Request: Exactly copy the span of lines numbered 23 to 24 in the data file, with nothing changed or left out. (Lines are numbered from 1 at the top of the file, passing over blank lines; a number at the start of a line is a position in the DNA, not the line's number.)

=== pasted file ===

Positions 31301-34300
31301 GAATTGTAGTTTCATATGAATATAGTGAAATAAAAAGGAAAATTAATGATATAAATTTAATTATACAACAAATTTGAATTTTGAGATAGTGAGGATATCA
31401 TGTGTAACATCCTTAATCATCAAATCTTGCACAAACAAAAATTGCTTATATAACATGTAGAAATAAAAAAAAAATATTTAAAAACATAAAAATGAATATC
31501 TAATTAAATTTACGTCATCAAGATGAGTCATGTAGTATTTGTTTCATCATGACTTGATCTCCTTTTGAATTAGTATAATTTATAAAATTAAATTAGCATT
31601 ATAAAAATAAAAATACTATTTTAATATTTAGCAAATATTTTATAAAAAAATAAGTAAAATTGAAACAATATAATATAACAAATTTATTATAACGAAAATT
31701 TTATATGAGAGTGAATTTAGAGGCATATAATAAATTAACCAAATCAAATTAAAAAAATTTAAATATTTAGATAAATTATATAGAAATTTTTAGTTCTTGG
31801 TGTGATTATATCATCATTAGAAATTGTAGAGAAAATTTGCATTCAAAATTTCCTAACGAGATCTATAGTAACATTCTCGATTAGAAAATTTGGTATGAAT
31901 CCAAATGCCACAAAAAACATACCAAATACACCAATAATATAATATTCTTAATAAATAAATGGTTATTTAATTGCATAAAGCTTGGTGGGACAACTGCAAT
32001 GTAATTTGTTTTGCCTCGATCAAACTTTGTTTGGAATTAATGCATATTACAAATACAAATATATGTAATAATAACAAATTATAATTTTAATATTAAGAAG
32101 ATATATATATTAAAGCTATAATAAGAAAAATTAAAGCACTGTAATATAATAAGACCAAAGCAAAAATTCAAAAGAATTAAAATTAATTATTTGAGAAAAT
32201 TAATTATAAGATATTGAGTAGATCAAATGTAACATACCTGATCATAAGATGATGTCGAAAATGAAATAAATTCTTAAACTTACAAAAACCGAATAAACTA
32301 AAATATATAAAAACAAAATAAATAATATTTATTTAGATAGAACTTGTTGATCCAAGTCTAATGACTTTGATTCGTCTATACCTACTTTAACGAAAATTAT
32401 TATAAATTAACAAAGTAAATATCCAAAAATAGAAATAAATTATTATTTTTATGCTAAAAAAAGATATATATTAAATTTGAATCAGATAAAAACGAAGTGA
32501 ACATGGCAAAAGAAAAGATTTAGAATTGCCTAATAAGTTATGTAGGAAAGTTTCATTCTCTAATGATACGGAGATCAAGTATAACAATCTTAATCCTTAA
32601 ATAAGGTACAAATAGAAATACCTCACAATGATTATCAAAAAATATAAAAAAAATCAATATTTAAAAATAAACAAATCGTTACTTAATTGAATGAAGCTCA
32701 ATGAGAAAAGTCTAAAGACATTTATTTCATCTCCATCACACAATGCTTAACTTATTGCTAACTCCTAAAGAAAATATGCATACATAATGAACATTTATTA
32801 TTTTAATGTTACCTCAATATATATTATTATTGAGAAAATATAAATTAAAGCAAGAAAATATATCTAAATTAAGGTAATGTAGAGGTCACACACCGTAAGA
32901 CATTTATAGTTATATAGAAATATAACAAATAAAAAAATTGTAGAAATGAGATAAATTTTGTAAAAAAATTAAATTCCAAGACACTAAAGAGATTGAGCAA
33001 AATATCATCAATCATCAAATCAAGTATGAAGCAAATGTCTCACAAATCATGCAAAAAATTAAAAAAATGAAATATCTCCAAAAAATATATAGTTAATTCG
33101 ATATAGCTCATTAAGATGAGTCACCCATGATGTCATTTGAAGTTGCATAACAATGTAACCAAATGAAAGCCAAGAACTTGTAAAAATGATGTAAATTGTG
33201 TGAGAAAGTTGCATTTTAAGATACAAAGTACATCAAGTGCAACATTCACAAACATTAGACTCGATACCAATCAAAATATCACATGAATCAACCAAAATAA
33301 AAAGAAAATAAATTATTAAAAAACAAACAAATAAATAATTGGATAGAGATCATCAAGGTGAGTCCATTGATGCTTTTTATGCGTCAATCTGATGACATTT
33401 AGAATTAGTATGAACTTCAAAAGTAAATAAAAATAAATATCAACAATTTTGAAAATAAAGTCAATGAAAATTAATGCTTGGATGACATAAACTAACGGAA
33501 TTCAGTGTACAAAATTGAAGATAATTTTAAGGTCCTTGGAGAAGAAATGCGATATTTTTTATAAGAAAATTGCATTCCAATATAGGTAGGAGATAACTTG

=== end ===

33401 AGAATTAGTATGAACTTCAAAAGTAAATAAAAATAAATATCAACAATTTTGAAAATAAAGTCAATGAAAATTAATGCTTGGATGACATAAACTAACGGAA
33501 TTCAGTGTACAAAATTGAAGATAATTTTAAGGTCCTTGGAGAAGAAATGCGATATTTTTTATAAGAAAATTGCATTCCAATATAGGTAGGAGATAACTTG